Anklam circa 1615, from the Stralsund illuminated manuscript, Stralsund city archive

Rich (in stone) Anklam

The whole town benefited from medieval merchant trading. This can still be seen in Anklam's landmarks today: St. Mary's Church and St. Nicholas Church dominate the skyline with their high towers. They were already highly visible landmarks for sailors in the Middle Ages and are still outstanding examples of Hanseatic Gothic brickwork in the Baltic sea to this day. This also applies to the stone gate built around 1250. The 32-meter-high representative structure is the only surviving gate of the city fortification from the Middle Ages. Today, the stone gate is home to the city's history museum.

In 1995, archaeologists in Anklam made a sensational discovery. When they excavated the cellar walls of a medieval house, they came across a treasure of 2579 coins and fine jewellery. The discovery can be traced back to the period of the Thirty Years' War in the first half of the 17th century. It is believed that these items were stolen during the turmoil of the war. Perhaps the originators of the trove died of the plague, leaving their treasure untouched.

The Anklam coin treasure is now located in the museum in the stone gate.

On the occasion of an exhibition about the treasure trove in the St. Nicholas Church in 2009, the artist Norbert Folberger created the sculpture "The Ferry Man, the Merchant and Death". The work is based on a legend from Greek mythology: The ferryman brings the deceased over the river Styx to the realm of the dead. As a reward for the ferryman, a coin is placed under the tongue of the dead. Folberger's work represents a wealthy merchant who returns from his trading post to Anklam. However, death is already sailing along on the hull of the ship. It symbolizes the plague that raged in the city of Anklam, during the years the treasure was hidden.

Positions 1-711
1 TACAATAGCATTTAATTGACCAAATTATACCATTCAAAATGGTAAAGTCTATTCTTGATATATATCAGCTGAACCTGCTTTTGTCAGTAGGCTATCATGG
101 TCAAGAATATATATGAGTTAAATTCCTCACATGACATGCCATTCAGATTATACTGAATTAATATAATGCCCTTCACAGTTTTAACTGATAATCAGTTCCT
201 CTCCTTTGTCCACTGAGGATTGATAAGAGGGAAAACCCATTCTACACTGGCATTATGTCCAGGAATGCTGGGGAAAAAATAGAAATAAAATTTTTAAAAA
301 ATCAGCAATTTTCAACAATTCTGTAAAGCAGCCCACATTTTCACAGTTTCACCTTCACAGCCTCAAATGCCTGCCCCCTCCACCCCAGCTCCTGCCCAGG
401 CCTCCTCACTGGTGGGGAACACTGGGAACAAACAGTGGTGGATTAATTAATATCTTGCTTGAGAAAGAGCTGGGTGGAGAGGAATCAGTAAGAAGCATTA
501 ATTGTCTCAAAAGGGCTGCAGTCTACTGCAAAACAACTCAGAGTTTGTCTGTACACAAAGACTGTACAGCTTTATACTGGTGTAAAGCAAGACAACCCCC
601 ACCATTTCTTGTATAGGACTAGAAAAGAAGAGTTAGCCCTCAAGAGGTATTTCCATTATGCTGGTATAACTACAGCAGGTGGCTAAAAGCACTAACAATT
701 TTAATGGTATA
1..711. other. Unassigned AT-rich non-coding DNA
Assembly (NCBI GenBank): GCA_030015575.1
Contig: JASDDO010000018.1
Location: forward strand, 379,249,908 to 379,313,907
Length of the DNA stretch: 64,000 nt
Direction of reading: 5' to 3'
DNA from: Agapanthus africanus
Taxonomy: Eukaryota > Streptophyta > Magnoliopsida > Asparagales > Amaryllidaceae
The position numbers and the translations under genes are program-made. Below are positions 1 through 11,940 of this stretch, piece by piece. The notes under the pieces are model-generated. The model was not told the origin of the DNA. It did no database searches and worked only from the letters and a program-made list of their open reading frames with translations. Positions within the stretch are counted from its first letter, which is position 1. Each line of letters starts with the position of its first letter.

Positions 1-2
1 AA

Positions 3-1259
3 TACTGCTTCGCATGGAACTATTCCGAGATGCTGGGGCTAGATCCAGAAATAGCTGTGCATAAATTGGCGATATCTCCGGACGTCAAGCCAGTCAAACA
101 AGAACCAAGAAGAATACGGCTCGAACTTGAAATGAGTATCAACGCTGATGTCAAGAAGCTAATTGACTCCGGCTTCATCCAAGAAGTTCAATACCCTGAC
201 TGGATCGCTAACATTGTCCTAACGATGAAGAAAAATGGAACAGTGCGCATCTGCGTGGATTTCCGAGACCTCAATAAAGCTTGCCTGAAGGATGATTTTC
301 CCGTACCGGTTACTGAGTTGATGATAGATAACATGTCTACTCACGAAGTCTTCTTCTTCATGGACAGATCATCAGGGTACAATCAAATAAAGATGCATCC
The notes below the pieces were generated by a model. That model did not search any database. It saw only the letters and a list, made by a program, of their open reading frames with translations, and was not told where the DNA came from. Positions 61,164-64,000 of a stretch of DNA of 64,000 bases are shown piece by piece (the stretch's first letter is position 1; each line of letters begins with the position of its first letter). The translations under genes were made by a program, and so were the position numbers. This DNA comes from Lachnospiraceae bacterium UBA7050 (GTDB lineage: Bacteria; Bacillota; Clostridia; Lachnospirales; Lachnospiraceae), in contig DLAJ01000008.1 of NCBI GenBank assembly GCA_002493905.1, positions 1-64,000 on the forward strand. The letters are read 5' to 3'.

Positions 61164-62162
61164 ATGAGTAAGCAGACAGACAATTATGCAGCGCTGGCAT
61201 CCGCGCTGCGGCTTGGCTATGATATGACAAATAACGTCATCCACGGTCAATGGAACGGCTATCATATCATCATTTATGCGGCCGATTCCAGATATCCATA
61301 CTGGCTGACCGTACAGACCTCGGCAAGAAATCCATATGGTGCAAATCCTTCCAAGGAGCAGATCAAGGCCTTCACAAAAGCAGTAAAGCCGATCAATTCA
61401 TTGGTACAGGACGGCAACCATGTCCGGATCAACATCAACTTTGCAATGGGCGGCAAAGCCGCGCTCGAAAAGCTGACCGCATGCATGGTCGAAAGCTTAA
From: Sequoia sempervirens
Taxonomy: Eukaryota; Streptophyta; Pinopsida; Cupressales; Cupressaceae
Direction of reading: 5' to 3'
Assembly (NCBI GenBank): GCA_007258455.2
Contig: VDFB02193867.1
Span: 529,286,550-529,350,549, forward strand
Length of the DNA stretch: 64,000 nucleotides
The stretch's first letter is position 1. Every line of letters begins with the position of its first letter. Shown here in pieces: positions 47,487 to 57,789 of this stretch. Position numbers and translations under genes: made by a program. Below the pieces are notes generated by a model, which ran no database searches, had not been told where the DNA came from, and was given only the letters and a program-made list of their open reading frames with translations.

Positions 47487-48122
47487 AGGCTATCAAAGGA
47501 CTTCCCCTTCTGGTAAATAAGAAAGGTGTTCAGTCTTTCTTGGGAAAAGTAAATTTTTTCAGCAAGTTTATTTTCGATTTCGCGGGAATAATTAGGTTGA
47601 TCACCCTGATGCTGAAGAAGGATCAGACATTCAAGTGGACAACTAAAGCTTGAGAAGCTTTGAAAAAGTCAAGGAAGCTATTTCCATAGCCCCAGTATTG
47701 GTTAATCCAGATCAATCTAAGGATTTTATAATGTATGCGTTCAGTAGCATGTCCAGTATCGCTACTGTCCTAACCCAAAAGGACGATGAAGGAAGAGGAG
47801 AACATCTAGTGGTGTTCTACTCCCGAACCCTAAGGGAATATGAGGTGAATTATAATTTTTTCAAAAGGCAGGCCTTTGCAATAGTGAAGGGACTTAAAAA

"The Ferry Man, the Merchant and Death," Norbert Folberger, 2009

  1. Town side of the stone gate, mid-19th century

  2. Duke Barnim I and his three consorts from the Greifen family tree, 1598.

  3. Town view of Anklam from the north, 1724

Anklam's protected location on the river Peene turned out to be advantageous for trade. The town had access to the Baltic Sea via the lagoon and therefor to long-distance trade, which developed enormously in the 13th century through the Hanseatic League. In 1264, Duke Barnim I freed the citizens of Anklam from any customs "so that they can sail freely and unhindered in our country." Only a few years earlier the town had been granted a town charter and economic development began with the granted rights.

In 1283, Anklam joined the Hanseatic League and allied itself with Luebeck, Wismar, Rostock, Stralsund, Greifswald, Szczecin, and Demmin. Anklam merchants exported grain from the fertile countryside. Even more profitable however, was the European trade in herring. In the town's own trading post on the Swedish Falsterbo peninsula, Anklam merchants packed fish and exported it to Central, Western and southern Europe.